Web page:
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DFS Council to hire contractors to continue work on former Health Department Building

Dec 15th, 2011 | 0

By REID TUCKER

The fate of the former Walton County Health Department building remains uncertain as a new environmental report on the building indicates additional measures need to be taken to protect workers tasked with demolishing the interior of the building.

However, a decision to gut either the interior, then renovate the former Health Department building, the site of which is planned to be the new location for the DeFuniak Springs Police Department, or to tear it down and rebuild altogether did not come up at the Dec. 12 meeting of the DeFuniak Springs City Council. The council members voted in September to attempt the former plan of action before then reassessing the situation to determine a final course of action in regards to the building’s renovation or demolition. That said, as work moved forward on the project at hand, the presence of extensive mold and fungal growth in the building created concerns for worker safety, so a new environmental inspection was carried out in order to ascertain how best to protect workers while inside.

Barksdale and Associates, Inc., the Pensacola-based environmental services firm used by the city to conduct the initial inspection of the building in 2009, released a report on Nov. 21 in which the following conclusions were reached after the most recent battery of testing: mold and fungal growth and low levels of asbestos and lead in the building necessitate the use of respiratory protection and protective outer clothing by workers while inside the building.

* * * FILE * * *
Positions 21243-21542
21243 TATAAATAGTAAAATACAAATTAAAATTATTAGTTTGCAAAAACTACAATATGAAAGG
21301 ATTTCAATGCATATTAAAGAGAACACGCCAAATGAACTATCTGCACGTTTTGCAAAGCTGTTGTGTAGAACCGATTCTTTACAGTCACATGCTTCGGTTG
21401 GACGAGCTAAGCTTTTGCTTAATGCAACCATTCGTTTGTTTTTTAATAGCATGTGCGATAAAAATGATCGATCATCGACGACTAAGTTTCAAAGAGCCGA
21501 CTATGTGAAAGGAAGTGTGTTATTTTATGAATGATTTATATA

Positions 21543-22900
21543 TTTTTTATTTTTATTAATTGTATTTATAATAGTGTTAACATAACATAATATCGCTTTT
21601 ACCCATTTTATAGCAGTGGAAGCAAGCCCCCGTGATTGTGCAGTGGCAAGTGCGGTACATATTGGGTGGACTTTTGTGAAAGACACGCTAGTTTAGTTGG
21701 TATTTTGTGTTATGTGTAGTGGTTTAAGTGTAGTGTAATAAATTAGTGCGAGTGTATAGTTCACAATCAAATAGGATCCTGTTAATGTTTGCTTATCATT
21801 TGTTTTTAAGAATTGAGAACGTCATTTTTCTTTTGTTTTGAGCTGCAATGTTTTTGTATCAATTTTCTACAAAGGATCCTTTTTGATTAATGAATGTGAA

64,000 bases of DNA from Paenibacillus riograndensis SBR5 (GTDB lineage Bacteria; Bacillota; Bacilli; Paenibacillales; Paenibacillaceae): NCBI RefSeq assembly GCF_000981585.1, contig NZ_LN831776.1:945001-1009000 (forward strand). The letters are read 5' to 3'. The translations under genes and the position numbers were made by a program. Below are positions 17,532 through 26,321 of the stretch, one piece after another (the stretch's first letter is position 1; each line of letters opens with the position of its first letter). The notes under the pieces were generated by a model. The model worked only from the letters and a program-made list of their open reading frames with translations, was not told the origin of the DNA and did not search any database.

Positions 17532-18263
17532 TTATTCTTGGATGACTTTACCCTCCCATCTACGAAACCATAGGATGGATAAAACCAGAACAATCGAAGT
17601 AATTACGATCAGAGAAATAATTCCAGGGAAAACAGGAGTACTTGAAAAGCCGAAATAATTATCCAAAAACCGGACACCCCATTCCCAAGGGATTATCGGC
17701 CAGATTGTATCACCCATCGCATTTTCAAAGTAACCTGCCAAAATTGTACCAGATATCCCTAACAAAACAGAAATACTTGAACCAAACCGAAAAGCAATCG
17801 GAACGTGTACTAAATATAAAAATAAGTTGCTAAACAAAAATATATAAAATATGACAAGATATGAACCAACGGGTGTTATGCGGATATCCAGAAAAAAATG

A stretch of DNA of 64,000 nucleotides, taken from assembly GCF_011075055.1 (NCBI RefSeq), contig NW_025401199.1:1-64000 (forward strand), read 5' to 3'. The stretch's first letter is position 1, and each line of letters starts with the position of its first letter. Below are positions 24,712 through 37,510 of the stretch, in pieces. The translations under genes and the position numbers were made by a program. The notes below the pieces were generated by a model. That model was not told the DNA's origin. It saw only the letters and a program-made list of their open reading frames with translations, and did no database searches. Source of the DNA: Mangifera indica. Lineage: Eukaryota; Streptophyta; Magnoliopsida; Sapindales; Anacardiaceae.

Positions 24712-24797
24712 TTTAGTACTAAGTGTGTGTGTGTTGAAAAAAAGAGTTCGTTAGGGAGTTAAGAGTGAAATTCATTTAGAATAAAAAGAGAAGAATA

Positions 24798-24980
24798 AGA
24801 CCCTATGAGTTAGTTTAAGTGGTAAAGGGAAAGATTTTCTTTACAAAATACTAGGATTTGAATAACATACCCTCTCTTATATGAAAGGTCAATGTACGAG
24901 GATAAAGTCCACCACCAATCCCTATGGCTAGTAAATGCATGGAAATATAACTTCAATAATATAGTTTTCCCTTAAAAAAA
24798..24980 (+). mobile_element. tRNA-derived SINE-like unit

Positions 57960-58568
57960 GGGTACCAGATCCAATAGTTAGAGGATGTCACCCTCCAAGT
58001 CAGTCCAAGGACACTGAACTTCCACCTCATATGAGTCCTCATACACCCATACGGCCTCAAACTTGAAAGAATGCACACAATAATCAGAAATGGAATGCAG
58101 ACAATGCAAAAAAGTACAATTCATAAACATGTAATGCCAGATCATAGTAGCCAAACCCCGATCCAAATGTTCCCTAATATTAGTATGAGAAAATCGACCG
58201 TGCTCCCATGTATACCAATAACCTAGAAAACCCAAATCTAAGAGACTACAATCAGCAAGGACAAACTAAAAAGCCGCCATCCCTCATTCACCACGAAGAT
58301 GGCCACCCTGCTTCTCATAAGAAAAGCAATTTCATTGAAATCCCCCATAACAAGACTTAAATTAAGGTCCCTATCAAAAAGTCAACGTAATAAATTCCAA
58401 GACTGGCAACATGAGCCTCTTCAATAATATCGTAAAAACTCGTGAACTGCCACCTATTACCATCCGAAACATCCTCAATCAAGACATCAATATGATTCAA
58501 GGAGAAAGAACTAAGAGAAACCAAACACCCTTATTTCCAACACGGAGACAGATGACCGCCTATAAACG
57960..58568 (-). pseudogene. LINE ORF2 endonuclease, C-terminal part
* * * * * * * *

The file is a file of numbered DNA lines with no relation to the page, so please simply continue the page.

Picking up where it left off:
This recommendation adds a complication to the renovation process because inmate labor, which the Council had actively supported, will no longer be an option due to the liability for injury and the city’s own employees will likely not be sufficient to complete the interior demolition alone, explained Interim City Manager Sara Bowers.

“The other wrinkle to this is, we were going to use inmates but now that option isn’t available to us,” she said. “We also don’t have the manpower [within the city] to go in there. They’re spread thin keeping up with the jobs they already have.”

The Council voted 4-0 (Mayor Harold Carpenter was not present at the meeting, so Mayor Pro-Tem Henry Ennis, as the acting chairman, abstained from voting) to pursue bids for an outside company to come in and complete the interior demolition of the former Health Department building. After that job is complete, the Council will then, as per the decision reached in September, re-examine the cost effectiveness of renovating the building or constructing a new police department headquarters from the ground up. City Attorney Clayton Adkinson advised that workers, whether belonging to the city or a hired contractor, fully comply with the safety recommendations of the environmental survey by Barksdale and Associates in order to avoid liability.

Assistant City Manager Bill Holloway, who authorized the most recent safety inspection, informed the Council that the protective and respiratory gear had already been ordered.